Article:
Shaking baby syndrome is 100% preventable issue. Period of PURPLE Crying is a preventive program provided by The National Center on Shaken Baby Syndrome. This program helps the parents and other caregivers understand crying in normal babies. Being a health care providers you must make parents and caregivers familiar with this program, by doing so, you can help prevent child abusive trauma. The following table describes the points of this preventive program (19,20):

Table 1= source: national Center on shaken baby syndrome

Period of PURPLE Crying
P - Peak Pattern Crying peaks around 2 months, then decreases.
U - Unpredictable Crying for long periods can come and go for no reason.
R - Resistant to soothing Crying for long periods can come and go for no reason.
P - Pain Baby has a pain-like look on the face.
L - Long bouts of crying Crying can go on for hours.
E - Evening crying Crying occurs mostly in afternoon and evening.

Dr. Harvey Karp's "Five S" Method may provide guidance in helping to sooth a crying baby.

  1. Shushing (using "white noise" or rhythmic sounds that mimic the constant whir of noise in the womb, with things like vacuum cleaners, hair dryers, clothes dryers, a running tub, or a white noise CD)

  2. Side/stomach positioning (placing the baby on the left side — to help digestion — or on the belly while holding him or her, then putting the sleeping baby in the crib or bassinet on his or her back)

  3. Sucking (letting the baby breastfeed or bottle-feed, or giving the baby a pacifier or finger to suck on)

  4. Swaddling (wrapping the baby up snugly in a blanket to help him or her feel more secure)

  5. Swinging gently (rocking in a chair, using an infant swing, or taking a car ride to help duplicate the constant motion the baby felt in the womb)

Other Techniques to Cope with Crying Infants

You may also try the following steps to cope with a crying infant: (source: www.kidshealth.org)

  • Be sure that the baby’s basic needs are met.

  • Examine for signs of illness.

  • Walk with the baby.

  • Sing / talk to the baby.

  • Give the baby a noisy toy.

  • Take the baby for a ride in a stroller.

  • Bring the baby close against your body and breathe calmly and slowly.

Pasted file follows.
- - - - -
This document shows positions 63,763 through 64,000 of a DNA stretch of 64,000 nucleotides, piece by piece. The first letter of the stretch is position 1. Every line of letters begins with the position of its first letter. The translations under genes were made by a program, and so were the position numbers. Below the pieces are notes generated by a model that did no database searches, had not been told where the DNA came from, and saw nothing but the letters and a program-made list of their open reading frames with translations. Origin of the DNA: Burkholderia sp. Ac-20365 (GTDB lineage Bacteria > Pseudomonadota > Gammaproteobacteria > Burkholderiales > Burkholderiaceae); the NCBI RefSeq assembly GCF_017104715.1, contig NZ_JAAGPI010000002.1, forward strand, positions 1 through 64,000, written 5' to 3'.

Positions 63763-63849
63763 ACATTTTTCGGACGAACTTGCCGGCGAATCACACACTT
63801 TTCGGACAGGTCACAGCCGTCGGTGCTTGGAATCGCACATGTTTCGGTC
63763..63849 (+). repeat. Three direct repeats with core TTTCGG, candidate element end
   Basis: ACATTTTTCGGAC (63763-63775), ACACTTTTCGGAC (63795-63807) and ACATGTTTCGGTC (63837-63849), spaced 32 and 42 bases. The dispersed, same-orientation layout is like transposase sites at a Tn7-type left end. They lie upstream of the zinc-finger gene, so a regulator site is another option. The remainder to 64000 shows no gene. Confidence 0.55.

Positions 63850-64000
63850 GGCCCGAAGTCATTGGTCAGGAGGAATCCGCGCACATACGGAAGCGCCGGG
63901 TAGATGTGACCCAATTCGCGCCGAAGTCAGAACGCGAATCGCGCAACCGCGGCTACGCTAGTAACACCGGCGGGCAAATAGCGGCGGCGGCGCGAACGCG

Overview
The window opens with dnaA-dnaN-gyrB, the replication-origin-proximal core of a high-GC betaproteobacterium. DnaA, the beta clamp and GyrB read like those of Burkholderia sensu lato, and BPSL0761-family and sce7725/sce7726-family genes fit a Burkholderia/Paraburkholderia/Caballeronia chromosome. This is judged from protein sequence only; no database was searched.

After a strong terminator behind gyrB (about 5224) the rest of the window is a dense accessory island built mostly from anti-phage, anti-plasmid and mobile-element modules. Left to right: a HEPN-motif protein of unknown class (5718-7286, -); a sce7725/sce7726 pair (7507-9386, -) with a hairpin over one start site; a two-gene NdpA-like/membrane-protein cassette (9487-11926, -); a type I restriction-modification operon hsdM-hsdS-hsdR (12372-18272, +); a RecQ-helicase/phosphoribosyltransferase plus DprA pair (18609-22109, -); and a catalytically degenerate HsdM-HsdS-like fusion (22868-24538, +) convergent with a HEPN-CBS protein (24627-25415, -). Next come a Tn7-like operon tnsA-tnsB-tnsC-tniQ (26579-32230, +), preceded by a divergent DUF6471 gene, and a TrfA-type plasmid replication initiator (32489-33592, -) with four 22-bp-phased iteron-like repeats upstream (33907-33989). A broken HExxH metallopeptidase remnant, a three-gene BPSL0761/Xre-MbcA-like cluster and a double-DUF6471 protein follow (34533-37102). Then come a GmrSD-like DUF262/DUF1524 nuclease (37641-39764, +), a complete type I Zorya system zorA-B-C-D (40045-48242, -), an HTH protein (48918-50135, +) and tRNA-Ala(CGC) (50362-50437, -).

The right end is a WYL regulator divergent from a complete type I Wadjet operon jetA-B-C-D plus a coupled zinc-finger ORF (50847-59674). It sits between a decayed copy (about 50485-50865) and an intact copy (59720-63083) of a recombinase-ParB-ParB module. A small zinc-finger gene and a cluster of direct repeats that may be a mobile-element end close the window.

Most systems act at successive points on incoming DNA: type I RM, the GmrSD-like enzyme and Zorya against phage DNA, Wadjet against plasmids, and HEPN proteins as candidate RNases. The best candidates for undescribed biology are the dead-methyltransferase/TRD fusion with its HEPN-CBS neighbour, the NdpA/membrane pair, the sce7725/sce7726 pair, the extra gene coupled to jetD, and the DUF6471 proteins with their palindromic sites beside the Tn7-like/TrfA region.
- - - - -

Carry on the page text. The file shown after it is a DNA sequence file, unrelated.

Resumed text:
• Call a friend for help or to take care of the baby while you take a break.

  • If you are still failing then keep the baby on his or her back in the crib, close the door, and check on the baby in 10 minutes.

  • Call your doctor if nothing seems to be helping your infant (7,19).

http://www.aifs.gov.au/nch/pubs/issues/issues30/fig1.jpgSource=http://www.aifs.gov.au/

References

  1. Shaken Baby Syndrome [Internet]. [Last updated 2013 Oct 17; cited on 2013 Oct25]. Available from: http://en.wikipedia.org/wiki/Shaken_baby_syndrome.

  2. Herman BE, Makoroff K L, Cornelli HM. Abusive head trauma. Pediatr Emerg Care 2011;5(1):65-9.

  3. Walls C. Shaken baby syndrome education: a role for nurse practitioners working with families of small children. J Pediatr Health Care 2006;20 (5):304-10.

  4. Hymel KP, Deye KP. Abusive head trauma. In: Jenny C. Child Abuse and Neglect.St. Louis, MO: Saunders; 2011:349-358.

  5. Ceballos SG. Abusive head trauma: a case study. Adv Emerg Nurs J 2009;31(4):277.

  6. Shaken Baby Syndrome [Internet]. [Last updated 2011 Jan 24; cited on 2013 Oct 25]. Available from: http://www.nlm.nih.gov/medlineplus/ency/article/000004.htm.

  7. Foeller EC. Shaken Baby Syndrome [Internet]. [Last updated 2011 Jan; cited on 2013 Oct25]. Available from: http://kidshealth.org/parent/medical/brain/shaken.html#.

  8. Oral R, Yagmur F, Nashelsky M, Turkman M, Kirby P. Fatal abusive head trauma cases.Pediatr Emerg Care 2008;24(12):816-21.

  9. Mraz MA. The physical manifestations of shaken baby syndrome. J Forensic Nurs 2009;5:26-30.

  10. Miehl N J. Shaken baby syndrome. J Forensic Nurs 2005;1(3):111-17.

  11. What is shaken baby syndrome? [Internet]. [Last updated 2012 March4; cited on 2013 Oct 25]. Available from: http://www.babycenter.com/0_shaken-baby-syndrome_1501729.bc.

  12. Waseem M, Pinker H. Apparent life-threatening event or child abuse? Pediatr Emerg Care 2006;22(4):245-6.

  13. Tung GA. Imaging of abusive head trauma. In: Jenny C. Child Abuse and Neglect. St. Louis, MO: Saunders; 2011:373-91.

  14. Levin AV. Eye injuries in child abuse. In: Jenny C. Child Abuse and Neglect. St. Louis, MO: Saunders; 2011:402-412.

  15. Kriss VM. Imaging of skeletal trauma in abused children. In: Jenny C. Child Abuse and Neglect. St. Louis, MO: Saunders; 2011:296-307.

  16. Shaken Baby Syndrome [Internet]. [Last updated 2011; cited on 2013 Oct25]. Available from: http://my.clevelandclinic.org/childrens-hospital/health-info/diseases-conditions/neurological-conditions/hic-Shaken-Baby-Syndrome.aspx.

  17. Chiesa A, Duhaime A. Abusive head trauma. Pediatr Clin North Am 2009;56:317-31.

  18. Matschke J, Herrmann B, Sperhake J, Korger F, Bajanowski T, Glatzel M. Shaken baby syndrome. Deutsches Arzteblatt Intl 2008;106(13):211-7.

  19. Dias MS, Smith K, deGuehery K, Mazur P, Li V, Shaffer ML. Preventing abusive head trauma among infants and young children: a hospital-based, parent education program. Pediatrics 2005;115(4):470-7.

  20. Smith KM, deGuehery KA. Shaken baby syndrome education program: nurses making a difference. MCN 2008;371-5.